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Credit Squeeze

posted by Elizabeth Warren

BusinessWeek reports that more credit card issuers are refusing to cut interest rates to help out consumers in trouble. Until recently, if someone entered formal credit counseling, the card companies would often cut interest rates to zero to keep the customer paying. No longer, reports BusinessWeek.

This has at least three implications for the short term future of the economy:

First, family debts are tied to each other. If fewer consumers can get any relief, more counseling plans will fail. That means more bankruptcies, and, while they are at it, more consumers discharging other debts such as medical bills. More consumers will also take a second look at whether it makes sense to give back the car for which the loan far exceeds the value. This is also the time to look at the home mortgage and think about whether trying to make the payment after a reset is worthwhile. Don't get me wrong:  this won't affect millions, but, at the margins, a credit card squeeze on interest rates will push more people to give up altogether--and that will affect returns for other lenders as well.

Second, the race is on. If Discover won't lower rates, Citi will quickly figure out that a customer's limited funds are going disproportionately to a competitor. Time for Citi to get tough--and so on. 

Third, the news is bad on every front. Employment is down and defaults on home mortgages, car loans and credit cards are up. The consumer can't pull the load, and the lenders who made huge profits off those consumers over the past decade or so are facing big losses. The idea that a one-shot stimulus will get us out of this mess seems more fanciful every day.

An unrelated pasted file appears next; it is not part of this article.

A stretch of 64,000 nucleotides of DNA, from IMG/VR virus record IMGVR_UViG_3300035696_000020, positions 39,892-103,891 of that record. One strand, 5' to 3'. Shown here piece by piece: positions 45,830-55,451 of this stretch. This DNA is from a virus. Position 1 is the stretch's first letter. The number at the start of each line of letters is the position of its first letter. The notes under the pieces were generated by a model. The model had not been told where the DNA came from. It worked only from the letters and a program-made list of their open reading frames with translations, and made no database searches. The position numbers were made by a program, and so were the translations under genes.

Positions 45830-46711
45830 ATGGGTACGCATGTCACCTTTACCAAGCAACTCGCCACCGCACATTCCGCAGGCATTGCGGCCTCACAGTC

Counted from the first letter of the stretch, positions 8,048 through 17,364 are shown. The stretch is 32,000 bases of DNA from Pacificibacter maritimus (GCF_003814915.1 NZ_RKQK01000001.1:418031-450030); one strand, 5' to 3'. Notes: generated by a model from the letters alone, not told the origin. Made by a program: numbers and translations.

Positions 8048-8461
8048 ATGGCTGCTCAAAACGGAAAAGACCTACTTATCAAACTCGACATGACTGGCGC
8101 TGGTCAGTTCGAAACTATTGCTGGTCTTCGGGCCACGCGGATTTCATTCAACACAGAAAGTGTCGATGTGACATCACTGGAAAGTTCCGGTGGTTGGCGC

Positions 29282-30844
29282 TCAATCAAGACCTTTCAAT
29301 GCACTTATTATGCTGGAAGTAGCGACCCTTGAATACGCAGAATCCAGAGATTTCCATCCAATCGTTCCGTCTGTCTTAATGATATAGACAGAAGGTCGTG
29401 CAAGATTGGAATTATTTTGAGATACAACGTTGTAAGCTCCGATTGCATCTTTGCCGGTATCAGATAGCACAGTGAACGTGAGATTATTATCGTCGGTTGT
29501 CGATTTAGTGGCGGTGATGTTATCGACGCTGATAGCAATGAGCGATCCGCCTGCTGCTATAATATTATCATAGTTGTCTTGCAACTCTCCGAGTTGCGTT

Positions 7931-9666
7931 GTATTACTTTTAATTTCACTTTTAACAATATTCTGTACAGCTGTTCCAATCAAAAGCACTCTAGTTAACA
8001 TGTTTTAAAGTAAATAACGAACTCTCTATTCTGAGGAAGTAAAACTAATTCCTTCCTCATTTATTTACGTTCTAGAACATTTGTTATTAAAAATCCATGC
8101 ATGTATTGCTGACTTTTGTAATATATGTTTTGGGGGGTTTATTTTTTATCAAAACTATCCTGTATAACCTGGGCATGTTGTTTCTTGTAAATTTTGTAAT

For years, lenders of all kinds loved every consumer. No income? No problem! No credit history? That's OK. Overloaded with debt? We don't care. Lenders spread around money as if there were no tomorrow.

Tomorrow has come, and the cheery sales staff has been replaced by tough guys who want their money and they want it now--with interest.

Comments

Just reinforces what I've been bitching about for years.

The tail is wagging the dog when it comes to meaningful debt relief in the U.S. Credit counseling has zero power over the creditors, there is no negotiation and the creditors call the shots. Most DMPs are doomed to fail, and they do, because they are not created with the needs of the consumer as the starting point.

Money troubles are looked at as balance sheet issues by banks but those of us on the front line know they are really numbers that manifest themselves in emotions, broken lives, loss of self-worth, loss of self-esteem, depression and despair.

There are ways for creditors to get repaid, debtors to avoid bankruptcy and people to emerge out of the depths of bad debt without trashing lives and discarding good people.

I disagree with Mr. Rhodes and want to make a point that may be missing. Creditors in the past did indeed, and still do reduce APRs on credit counseling but the problems are the proposals seldom complete and if anyone has a completion rate I would like to know. I recall somewhere in the past that not only was Chapter 13 cases deemed debt servitude options to consumers but also that credit counseling served the interest of credit card issuers only. There is no doubt that there are financial problems that consumers face today but can we at least get off the blame as to who is at fault?

Just for clarification. I did not say that creditors did not or do not reduce some interest rates, but any reductions are at the whim and convenience of the creditors, credit counseling groups have no control over that.